Food

Where to find natural wine around Boston

Discover a few of the shops and wine bars selling low-intervention wines, often from small, sustainable wineries.

“For me, natural wine means that it’s made with the least amount of interruption as possible,” said Haley Fortier, owner of wine bars nathálie and haley.henry.

As natural wines have increased in popularity over the last few years, so has their demand. Natural wine describes wine that’s as minimally processed as possible — although some vintners prefer terms like “low intervention” or “raw” wine. 

“For me, natural wine means that it’s made with the least amount of interruption as possible,” said Haley Fortier, owner of wine bars nathálie and haley.henry. “That it’s coming from the winemaker in its purest form.”

Catering to both the experienced natural wine connoisseur or the newbie looking to dip their toes in, the following wine bars and shops specialize in low-intervention wines. And the experts who work there are more than happy to help answer questions. The following three wine bars sell full bottles to take home, too.

Wine Bars

haley.henry, 45 Province St., Boston

Advertisement:

haley.henry was one of the first wine bars on the Boston scene when Fortier opened it in downtown crossing in 2016. The tiny dining room specializes in natural, small production wines paired with tinned seafood. Fortier noted that while not every wine she sources has to be “full natural,” they all “fall into the guidelines of organic, sustainable, or natural in some way.”

nathálie, 186 Brookline Ave., Boston

Fortier’s second venture, nathálie in Fenway, is just as lovely as haley.henry, with a small menu of snacks and plates designed to complement their thoughtful wine list stacked with small production, natural, and female-produced wines. “I don’t want to be serving the same thing that you can find all over the city,” said Fortier. “That’s what sitting at a wine bar is all about: adventure.”

Rebel Rebel, 1 Bow Market Way, Somerville

Located in Somerville’s Bow Market, Rebel Rebel wine bar has been serving up natural wines since 2018. They don’t take reservations, and they don’t have a full food menu. But they do believe in the power of community, and in the “power of natural wine to bring us back to the foundations of our connection to farmers, to women, and to the planet,” says their website. In 2019 the bar raised $27,000 in a grassroots effort for abortion access.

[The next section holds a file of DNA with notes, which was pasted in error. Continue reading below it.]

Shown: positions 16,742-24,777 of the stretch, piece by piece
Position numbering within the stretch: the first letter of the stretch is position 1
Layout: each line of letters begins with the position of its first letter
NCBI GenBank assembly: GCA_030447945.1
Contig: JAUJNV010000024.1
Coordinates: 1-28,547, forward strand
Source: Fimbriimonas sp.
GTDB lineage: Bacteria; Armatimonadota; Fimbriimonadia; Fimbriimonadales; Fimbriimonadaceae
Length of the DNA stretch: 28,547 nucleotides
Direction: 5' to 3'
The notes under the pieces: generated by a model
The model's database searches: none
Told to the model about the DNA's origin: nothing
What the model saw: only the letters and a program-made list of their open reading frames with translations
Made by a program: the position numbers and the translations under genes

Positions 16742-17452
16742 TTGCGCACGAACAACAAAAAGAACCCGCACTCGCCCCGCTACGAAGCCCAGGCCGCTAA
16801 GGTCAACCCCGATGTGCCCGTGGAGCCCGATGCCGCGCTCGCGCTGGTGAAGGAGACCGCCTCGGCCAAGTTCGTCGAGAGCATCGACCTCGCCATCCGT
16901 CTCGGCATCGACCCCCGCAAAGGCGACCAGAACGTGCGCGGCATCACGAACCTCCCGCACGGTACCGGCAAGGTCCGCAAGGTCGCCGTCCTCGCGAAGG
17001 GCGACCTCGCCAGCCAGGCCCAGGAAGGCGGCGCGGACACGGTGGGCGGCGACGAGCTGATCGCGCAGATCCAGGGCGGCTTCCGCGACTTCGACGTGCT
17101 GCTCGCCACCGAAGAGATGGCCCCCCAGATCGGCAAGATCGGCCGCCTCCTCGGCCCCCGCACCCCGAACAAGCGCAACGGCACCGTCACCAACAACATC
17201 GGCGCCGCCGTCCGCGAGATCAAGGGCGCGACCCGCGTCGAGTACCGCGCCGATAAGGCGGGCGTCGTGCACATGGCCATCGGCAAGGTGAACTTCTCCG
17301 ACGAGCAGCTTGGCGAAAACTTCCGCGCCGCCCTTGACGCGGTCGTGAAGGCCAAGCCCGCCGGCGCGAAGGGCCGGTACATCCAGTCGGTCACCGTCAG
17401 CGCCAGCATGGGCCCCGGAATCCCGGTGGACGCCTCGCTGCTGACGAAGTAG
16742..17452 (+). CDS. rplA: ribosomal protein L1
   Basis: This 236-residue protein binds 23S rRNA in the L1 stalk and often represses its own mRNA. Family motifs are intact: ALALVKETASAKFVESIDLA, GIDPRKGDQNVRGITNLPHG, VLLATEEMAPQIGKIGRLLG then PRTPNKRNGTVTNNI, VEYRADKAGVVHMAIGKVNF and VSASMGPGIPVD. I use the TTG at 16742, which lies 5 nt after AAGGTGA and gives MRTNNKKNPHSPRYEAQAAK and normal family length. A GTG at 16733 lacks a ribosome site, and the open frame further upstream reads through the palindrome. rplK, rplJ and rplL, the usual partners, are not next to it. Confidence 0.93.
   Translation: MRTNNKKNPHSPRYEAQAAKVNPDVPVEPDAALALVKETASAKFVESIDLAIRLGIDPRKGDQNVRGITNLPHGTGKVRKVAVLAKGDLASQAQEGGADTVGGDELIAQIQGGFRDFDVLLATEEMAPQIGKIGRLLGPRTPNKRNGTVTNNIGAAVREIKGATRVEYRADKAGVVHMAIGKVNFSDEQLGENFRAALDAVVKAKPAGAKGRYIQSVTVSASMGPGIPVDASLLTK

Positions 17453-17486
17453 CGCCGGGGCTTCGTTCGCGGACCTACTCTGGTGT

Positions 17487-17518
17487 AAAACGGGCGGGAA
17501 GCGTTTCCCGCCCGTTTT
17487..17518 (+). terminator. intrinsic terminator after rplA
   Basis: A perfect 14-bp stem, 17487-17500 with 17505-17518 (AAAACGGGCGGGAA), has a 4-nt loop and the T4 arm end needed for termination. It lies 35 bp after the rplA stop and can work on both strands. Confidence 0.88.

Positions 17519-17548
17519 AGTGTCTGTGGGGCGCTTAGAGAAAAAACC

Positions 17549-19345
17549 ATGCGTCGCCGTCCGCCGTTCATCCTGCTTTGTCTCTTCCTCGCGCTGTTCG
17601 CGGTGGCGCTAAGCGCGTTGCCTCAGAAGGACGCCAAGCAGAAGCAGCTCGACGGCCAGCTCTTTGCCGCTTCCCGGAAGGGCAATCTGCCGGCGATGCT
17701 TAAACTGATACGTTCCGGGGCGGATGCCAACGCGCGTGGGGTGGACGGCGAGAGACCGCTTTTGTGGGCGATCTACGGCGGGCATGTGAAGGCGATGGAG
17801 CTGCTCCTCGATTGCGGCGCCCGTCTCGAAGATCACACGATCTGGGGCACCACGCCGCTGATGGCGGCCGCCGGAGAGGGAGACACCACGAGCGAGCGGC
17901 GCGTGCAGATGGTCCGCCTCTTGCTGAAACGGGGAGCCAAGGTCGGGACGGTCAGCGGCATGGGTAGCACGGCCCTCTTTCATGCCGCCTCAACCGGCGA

Wine Shops

Wine Bottega, 341 Hanover St., Boston

Advertisement:

In the heart of the North End, Wine Bottega has sold exclusively natural wine since 2016. The funky no-frills shop, which doesn’t take itself too seriously, stocks its shelves with wine “made with clean farming in the vineyard and no chemical intervention in the cellar,” says their site. Their subscription service, the “Natty Wine Club,” keeps customers’ wine rotations interesting with options for either three or six bottles of natural wine a month.

American Provisions, 613 East Broadway, South Boston; 1971 Dorchester Ave., Dorchester

These shops in South Boston and Dorchester focus not just on natural wine, but also on other thoughtfully sourced artisan foods like cheese, meats, and craft beer. American Provisions also does a subscription service for three bottles of sustainably made wine per month — plus, wine club members get 10% off in-store purchases at the time of pickup.

Urban Grape, 303 Columbus Ave., Boston

One of the most successful independently owned wine shops in the country, Urban Grape categorizes its wine using its unique “Progressive Scale,” or by weight. At this Black-owned and woman-owned South End shop, you can browse wines that are organic, wines that are minimal intervention, and wines made by female, BIPOC, or LGBTQ+ producers. 

Advertisement:

Social Wines, 52 West Broadway, Boston

Social Wines, located on Broadway in South Boston, makes it easy to identify organic or natural wines. Organic wines have a green price tag — natural ones also have a leaf symbol on the tag. Organic wines contain little or no sulfites and are made with grapes grown using organic farming practices, while natural wines take it a step further, aiming for a drink that’s as close as possible to simply grapes and time.

Jump To Comments

Conversation

This discussion has ended. Please join elsewhere on Boston.com